Environmental groups on new flame retardant prohibitions: One step forward, still a long way to go
Toronto, ON – New regulations by Environment and Climate Change Canada will broaden restrictions on several toxic flame retardants known to lower children’s IQ. The prohibitions prevent Canadian manufacturers from using PBDEs, or plastics or mixtures containing PBDEs. This move underscores the risk of these types of chemicals to human health and the environment. However, manufactured items, including imported items such as furniture or electronics can still contain these neurotoxic chemicals and further action is needed.
Ecojustice, Environmental Defence, and the Canadian Environmental Law Association (CELA) have been demanding federal action on these toxic chemicals since 2006. The groups applaud the decision to move forward with restrictions to protect the health of Canadians and the environment. However, evidence indicates more needs to be done to prevent further damage to the health of Canadians, especially children and infants.
“While these amendments ensure that Canadian manufacturers must phase out their use of PBDEs, it does nothing to prevent the import of products containing these chemicals, which is where the greatest risk to human health lies,” said Dr. Elaine MacDonald, Senior Staff Scientist, Ecojustice. “Bans and severe restrictions on PBDEs in products have been in place in European countries for several years.”
“What is urgently needed as a next step is prohibition of imported products that contain these substances – such as current measures for other chemicals that do address imported products, such as phthalates in children’s products,” said Kathleen Cooper, Senior Researcher, CELA.
“This is a step forward,” said Maggie MacDonald, Toxics Program Manager at Environmental Defence. “When it comes to neurotoxic chemicals like flame retardants that can affect learning outcomes in children, the cost of continued contamination is too great.”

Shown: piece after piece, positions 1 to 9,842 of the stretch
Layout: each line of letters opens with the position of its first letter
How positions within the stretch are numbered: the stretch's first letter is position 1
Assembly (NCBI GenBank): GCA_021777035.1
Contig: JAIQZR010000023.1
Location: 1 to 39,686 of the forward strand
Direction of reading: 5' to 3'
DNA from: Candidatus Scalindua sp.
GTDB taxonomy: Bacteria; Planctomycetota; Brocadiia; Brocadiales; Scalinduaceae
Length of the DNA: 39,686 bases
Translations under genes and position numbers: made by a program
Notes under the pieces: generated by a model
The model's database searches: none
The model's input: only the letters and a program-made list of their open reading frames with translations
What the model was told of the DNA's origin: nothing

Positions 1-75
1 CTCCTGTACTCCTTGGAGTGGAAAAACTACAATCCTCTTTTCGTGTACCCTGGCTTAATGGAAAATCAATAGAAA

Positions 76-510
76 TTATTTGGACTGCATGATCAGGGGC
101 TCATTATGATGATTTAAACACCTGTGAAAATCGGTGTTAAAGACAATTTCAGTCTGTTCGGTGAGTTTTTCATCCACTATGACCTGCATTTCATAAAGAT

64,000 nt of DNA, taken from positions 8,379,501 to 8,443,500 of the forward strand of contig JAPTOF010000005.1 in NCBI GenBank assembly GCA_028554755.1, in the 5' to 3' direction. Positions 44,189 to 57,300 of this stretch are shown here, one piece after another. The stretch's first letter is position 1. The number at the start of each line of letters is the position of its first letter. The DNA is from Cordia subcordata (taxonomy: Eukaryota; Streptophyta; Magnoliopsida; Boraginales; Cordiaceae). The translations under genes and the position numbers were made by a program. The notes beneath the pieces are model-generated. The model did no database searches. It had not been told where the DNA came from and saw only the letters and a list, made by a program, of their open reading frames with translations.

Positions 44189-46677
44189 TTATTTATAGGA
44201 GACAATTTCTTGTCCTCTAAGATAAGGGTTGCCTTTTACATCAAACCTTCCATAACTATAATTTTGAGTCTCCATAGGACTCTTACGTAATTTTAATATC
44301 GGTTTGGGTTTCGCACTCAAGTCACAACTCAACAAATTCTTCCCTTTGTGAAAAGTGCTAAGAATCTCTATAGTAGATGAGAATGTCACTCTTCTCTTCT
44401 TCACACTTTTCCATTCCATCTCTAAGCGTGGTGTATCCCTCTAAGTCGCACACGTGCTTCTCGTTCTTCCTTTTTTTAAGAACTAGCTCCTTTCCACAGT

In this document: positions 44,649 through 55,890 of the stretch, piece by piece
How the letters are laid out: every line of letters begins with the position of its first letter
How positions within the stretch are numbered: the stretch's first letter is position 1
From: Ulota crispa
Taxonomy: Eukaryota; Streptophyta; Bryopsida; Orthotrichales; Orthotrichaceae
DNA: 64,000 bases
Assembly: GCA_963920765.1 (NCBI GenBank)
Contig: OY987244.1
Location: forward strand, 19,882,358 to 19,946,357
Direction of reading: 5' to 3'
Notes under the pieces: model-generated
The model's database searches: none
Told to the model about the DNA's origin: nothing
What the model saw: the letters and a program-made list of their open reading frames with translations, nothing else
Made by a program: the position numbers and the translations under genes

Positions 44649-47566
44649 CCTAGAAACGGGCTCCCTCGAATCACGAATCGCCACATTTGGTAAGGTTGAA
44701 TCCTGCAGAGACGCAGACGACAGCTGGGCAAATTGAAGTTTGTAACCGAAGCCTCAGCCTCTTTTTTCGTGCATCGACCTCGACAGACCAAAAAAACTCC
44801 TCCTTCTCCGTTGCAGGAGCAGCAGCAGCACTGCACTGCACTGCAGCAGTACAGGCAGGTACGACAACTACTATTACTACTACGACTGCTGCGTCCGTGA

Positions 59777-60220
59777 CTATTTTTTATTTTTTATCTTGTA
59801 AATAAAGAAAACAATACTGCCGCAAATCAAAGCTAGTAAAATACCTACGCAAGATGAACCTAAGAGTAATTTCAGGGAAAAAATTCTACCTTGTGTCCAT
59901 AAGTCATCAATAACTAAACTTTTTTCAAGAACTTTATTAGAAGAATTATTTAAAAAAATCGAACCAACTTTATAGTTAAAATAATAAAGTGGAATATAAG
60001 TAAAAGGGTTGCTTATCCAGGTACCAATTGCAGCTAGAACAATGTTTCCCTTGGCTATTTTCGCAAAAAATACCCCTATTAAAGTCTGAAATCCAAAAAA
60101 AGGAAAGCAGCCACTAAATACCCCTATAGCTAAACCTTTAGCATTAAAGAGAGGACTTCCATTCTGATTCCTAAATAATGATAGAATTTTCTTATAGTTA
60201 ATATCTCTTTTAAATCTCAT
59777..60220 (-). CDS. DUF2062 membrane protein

As of January 2017, HBCD, a toxic flame retardant, will be prohibited from being imported, manufactured, and used in Canada, including major uses such as HPS and XPS foams; products already imported and manufactured prior to that date will still be available for sale.
Existing restrictions on PBDE flame retardants, which have been shown to lower children’s IQs following prenatal exposure, have been expanded to prohibit certain uses of DecaPBDEs in resins, polymers and mixtures, and to prevent the import of DecaPBDEs. However, all PBDEs, including DecaPBDEs will still be permitted in imported, manufactured products.
The updated restrictions on potentially cancer-causing perflourinated compounds (PFCs), which are related to the “non-stick” and “water-repellent” family of chemicals, may allow greater use of these chemicals in firefighting foams. This is problematic as these chemicals have been found to severely contaminate drinking water sources.
About CELA (www.cela.ca): The Canadian Environmental Law Association (CELA) is a non-profit, public interest organization established in 1970 to use existing laws to protect the environment and to advocate environmental law reforms.
About ECOJUSTICE (www.ecojustice.ca): Ecojustice goes to court and uses the power of the law to defend nature, slow climate change, and stand up for the health of our communities.
About ENVIRONMENTAL DEFENCE (www.environmentaldefence.ca): Environmental Defence is Canada’s most effective environmental action organization. We challenge, and inspire change in government, business and people to ensure a greener, healthier and prosperous life for all.